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The conversation topics flew, but as you might imagine, the discussion quickly turned to games. Minami told someone, “That pitch for a new game looked awesome! I hope we get to make it!” A veteran employee gave some heartfelt advice to a new game designer who was worrying about his game designs: “Stressed out? Well, it’s just gonna get worse from here on. Keep thinking of ideas, and don’t give up!”

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Later on, a certain individual started demanding birthday cake! Minami handed a 10,000 yen bill (approx. $80) to company executive Sato and told him to run, not walk, to a cake shop.

From what I hear, the party lasted late into the evening. :)

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Inaba speaks at Bit-Summit

Platinum Games

Filed: Community, PlatinumGames, Uncategorized

Last weekend was the 3rd Bit-Summit, a game festival held in Kyoto where indie Japanese developers are given the opportunity to showcase their latest projects. Last year’s BitSummit saw attendance rise from 200 to 5,000, demonstrating the growing interest in the indie community of gaming in Japan.

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This year also proved to be a success for the show: attendance was high, and there were plenty of interesting titles displayed along the floor. Some were from larger indie teams such as Q-Games, and some were projects developed entirely by a team of one.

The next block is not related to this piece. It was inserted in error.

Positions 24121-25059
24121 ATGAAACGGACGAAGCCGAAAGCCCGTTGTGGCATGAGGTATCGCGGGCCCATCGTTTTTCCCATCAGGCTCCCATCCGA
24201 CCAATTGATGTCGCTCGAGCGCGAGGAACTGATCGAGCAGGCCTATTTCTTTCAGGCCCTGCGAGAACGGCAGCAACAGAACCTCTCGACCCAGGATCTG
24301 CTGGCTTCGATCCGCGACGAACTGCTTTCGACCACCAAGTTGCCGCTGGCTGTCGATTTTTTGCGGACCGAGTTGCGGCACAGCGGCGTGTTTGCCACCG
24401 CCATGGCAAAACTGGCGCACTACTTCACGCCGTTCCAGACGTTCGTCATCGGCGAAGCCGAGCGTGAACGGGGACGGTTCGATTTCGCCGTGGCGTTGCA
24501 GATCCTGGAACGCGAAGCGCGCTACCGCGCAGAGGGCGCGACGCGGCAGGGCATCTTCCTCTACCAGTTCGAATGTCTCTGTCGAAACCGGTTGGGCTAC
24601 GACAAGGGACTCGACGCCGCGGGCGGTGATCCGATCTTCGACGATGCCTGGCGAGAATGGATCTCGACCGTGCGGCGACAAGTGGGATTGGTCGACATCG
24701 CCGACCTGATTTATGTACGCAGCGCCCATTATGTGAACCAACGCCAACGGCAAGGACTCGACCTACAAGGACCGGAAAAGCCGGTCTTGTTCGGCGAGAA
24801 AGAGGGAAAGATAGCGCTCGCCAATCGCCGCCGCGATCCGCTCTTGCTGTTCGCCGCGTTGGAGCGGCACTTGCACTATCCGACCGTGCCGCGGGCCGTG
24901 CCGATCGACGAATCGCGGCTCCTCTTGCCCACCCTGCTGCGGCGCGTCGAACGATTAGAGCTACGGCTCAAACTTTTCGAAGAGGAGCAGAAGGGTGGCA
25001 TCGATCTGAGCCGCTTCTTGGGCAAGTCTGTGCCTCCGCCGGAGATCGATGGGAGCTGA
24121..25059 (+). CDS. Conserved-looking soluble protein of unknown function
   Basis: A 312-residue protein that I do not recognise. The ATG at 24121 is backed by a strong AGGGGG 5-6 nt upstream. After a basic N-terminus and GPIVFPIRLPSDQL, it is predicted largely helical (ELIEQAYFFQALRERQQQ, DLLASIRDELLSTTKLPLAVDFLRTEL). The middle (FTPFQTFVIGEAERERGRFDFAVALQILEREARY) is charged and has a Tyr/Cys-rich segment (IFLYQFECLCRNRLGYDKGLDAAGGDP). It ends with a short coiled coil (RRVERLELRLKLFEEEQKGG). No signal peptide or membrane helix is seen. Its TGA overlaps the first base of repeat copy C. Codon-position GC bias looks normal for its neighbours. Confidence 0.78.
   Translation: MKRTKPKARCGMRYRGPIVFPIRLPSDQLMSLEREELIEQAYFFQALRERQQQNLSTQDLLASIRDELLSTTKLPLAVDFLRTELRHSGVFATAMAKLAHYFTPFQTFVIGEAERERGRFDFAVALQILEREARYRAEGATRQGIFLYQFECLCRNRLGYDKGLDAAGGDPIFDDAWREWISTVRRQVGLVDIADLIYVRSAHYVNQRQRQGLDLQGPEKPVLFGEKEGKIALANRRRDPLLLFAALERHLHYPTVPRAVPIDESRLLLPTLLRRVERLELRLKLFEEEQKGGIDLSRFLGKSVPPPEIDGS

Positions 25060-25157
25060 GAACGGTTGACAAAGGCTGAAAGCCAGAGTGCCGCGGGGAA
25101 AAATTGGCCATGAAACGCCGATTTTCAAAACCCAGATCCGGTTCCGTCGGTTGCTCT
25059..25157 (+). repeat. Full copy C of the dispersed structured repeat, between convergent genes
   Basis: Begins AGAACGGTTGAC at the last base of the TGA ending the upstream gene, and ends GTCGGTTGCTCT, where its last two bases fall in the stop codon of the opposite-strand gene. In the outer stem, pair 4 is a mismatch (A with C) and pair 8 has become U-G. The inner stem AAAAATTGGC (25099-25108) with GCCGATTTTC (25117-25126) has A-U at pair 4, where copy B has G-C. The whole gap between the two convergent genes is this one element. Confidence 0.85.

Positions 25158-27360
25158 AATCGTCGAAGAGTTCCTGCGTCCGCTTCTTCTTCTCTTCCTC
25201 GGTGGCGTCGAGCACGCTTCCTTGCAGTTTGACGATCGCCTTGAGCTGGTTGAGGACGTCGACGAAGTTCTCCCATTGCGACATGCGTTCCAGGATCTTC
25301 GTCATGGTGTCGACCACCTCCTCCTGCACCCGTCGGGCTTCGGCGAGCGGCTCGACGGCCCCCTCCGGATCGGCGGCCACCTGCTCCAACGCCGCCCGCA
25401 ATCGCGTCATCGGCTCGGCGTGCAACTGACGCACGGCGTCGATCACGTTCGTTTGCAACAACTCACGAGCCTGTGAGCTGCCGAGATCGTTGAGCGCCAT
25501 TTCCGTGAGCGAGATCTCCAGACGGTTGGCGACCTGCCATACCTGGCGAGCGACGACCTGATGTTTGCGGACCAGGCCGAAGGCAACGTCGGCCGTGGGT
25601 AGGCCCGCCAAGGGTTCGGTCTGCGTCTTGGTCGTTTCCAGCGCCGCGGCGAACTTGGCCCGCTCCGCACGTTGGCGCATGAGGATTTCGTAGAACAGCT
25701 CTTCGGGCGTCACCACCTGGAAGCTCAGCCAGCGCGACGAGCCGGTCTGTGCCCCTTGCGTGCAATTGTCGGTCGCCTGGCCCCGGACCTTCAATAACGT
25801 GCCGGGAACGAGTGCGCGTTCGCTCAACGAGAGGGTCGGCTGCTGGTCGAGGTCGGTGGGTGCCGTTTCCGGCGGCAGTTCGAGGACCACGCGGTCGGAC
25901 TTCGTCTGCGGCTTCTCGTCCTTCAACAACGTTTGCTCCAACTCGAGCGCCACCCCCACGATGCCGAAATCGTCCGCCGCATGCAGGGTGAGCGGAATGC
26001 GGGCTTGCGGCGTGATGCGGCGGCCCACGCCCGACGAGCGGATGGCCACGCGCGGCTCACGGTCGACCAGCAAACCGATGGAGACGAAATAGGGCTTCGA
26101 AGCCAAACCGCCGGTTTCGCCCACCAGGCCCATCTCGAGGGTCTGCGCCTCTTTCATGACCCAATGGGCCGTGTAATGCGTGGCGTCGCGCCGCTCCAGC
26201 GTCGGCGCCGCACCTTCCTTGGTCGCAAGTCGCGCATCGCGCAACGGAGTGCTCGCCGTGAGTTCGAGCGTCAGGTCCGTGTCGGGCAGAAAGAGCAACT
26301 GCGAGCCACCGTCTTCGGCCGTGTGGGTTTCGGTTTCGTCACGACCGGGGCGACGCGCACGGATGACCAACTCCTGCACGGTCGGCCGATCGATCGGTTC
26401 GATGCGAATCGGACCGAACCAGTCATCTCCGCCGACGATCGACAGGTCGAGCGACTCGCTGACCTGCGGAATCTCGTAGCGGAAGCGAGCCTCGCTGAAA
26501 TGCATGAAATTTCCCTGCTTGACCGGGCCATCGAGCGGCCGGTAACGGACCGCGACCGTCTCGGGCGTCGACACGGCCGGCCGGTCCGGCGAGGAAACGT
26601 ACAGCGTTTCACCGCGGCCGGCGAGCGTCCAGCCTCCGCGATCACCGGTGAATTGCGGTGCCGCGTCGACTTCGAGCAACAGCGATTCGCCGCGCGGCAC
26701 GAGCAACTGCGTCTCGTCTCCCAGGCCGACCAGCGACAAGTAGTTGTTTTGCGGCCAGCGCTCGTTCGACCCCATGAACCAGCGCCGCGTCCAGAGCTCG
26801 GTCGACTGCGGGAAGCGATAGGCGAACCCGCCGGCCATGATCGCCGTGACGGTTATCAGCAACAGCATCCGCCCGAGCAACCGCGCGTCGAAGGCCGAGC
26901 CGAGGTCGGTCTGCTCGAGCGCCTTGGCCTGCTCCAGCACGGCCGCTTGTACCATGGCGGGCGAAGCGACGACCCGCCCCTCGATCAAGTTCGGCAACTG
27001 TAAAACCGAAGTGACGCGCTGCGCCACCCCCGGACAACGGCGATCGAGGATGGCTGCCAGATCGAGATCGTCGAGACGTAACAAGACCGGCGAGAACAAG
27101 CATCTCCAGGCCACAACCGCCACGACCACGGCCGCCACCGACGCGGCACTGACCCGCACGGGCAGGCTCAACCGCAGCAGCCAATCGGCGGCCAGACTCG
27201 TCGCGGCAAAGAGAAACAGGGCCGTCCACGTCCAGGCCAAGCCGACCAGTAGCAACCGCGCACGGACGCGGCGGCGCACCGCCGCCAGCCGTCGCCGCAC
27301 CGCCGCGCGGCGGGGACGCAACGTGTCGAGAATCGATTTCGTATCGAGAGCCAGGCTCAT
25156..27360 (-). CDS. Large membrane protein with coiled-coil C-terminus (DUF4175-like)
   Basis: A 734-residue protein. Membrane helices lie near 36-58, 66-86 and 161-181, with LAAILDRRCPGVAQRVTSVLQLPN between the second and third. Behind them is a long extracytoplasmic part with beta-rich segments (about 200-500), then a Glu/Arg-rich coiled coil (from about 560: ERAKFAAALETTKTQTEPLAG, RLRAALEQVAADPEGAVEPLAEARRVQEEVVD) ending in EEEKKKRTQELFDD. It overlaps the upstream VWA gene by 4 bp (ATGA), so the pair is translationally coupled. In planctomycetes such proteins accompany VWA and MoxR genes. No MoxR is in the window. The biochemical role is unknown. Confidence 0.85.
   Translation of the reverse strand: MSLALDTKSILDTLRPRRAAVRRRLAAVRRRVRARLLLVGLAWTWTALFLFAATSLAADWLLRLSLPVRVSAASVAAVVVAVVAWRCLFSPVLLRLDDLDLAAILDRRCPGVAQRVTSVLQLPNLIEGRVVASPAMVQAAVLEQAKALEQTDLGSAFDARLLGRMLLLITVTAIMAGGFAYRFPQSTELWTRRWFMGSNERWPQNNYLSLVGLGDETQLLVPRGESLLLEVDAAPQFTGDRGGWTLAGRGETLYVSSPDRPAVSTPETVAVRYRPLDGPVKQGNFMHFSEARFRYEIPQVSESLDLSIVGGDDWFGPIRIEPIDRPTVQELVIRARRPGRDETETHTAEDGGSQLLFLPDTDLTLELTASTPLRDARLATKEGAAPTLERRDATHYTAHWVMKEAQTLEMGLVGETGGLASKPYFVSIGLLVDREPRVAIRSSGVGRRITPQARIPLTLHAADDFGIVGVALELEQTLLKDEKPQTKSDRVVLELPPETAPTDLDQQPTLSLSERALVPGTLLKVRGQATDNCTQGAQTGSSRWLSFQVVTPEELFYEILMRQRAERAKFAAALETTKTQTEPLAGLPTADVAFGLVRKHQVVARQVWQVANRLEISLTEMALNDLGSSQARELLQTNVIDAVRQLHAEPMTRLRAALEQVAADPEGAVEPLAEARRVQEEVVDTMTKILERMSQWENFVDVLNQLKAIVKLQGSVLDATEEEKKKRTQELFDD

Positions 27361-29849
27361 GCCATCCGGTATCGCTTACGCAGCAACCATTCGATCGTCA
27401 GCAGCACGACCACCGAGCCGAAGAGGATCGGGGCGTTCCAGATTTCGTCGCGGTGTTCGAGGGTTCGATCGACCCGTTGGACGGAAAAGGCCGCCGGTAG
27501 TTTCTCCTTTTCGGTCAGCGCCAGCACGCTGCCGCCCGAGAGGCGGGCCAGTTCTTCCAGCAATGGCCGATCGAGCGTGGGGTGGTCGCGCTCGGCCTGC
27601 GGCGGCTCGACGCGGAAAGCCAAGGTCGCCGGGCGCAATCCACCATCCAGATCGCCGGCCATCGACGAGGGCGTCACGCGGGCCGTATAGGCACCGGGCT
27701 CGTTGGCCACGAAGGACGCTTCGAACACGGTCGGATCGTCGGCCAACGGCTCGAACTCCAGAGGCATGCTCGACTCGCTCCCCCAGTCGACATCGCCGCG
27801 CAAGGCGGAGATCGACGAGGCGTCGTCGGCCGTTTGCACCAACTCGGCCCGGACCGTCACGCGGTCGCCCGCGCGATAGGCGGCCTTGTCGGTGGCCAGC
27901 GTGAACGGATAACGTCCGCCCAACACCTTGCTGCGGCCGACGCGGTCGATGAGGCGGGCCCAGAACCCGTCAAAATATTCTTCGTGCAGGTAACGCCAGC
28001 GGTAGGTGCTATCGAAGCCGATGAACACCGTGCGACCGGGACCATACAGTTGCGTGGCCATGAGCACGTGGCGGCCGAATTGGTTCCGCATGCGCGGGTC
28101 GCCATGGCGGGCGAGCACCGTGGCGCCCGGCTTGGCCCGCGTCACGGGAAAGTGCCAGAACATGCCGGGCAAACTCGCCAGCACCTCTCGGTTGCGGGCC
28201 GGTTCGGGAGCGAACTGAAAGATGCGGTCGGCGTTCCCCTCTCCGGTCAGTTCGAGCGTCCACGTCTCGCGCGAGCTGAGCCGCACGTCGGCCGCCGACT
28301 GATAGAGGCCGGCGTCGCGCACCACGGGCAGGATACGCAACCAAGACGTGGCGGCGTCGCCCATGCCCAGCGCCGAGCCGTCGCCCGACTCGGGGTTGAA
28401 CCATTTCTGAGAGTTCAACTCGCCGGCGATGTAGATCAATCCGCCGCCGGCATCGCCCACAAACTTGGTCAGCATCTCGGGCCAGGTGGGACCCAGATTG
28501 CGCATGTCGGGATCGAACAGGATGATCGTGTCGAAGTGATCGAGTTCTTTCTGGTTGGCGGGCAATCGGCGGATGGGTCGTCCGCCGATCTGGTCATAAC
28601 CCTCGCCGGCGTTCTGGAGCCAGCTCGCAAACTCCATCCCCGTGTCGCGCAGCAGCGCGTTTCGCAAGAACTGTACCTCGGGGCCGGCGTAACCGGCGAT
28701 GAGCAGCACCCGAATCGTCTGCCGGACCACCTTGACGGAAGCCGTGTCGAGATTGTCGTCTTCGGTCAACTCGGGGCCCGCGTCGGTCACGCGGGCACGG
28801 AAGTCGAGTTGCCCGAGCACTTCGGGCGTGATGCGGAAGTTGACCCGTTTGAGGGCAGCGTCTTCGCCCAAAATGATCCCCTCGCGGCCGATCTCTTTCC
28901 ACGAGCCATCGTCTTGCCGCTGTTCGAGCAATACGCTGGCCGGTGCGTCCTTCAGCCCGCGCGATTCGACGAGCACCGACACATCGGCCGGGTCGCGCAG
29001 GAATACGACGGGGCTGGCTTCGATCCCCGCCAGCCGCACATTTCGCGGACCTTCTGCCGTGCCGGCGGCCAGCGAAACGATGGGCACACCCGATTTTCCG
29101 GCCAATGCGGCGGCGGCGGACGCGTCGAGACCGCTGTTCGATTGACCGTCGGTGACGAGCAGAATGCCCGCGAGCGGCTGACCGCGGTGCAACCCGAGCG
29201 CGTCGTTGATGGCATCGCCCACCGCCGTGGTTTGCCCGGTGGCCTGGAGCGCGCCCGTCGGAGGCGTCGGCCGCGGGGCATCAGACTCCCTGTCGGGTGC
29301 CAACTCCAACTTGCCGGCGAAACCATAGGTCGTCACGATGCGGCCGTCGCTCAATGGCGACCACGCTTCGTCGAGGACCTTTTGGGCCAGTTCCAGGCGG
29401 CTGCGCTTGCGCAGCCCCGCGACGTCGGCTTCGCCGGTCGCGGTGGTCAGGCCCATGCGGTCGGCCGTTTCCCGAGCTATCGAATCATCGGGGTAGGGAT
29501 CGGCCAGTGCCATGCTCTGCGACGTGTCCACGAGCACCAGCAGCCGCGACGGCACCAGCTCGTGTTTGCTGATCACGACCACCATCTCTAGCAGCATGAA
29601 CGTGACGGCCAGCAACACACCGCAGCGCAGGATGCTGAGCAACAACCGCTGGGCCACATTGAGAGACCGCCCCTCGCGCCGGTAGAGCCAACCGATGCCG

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(Even 8-4, the localization company who helped us out with Metal Gear Rising, were extending their scope to the indie scene)

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(Chance meeting with star PlatinumGames game designer Abebe)

In the midst of all of this was a special talk featuring PlatinumGames’ own Atsushi Inaba.

“Having been a producer all these years, I feel indebted to the community, and want to share what I’ve learned with smaller developers who may just be starting out,” Inaba expressed to the crowd.

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“There was a time when I was in your shoes: the original Phoenix Wright was developed with a team size of around six people. Viewtiful Joe only had about 13. Even when we started PlatinumGames, we weren’t the size we are now. We were a small developer that put everything on the line just to  cut a deal with a publisher and try to make the game we envisioned.”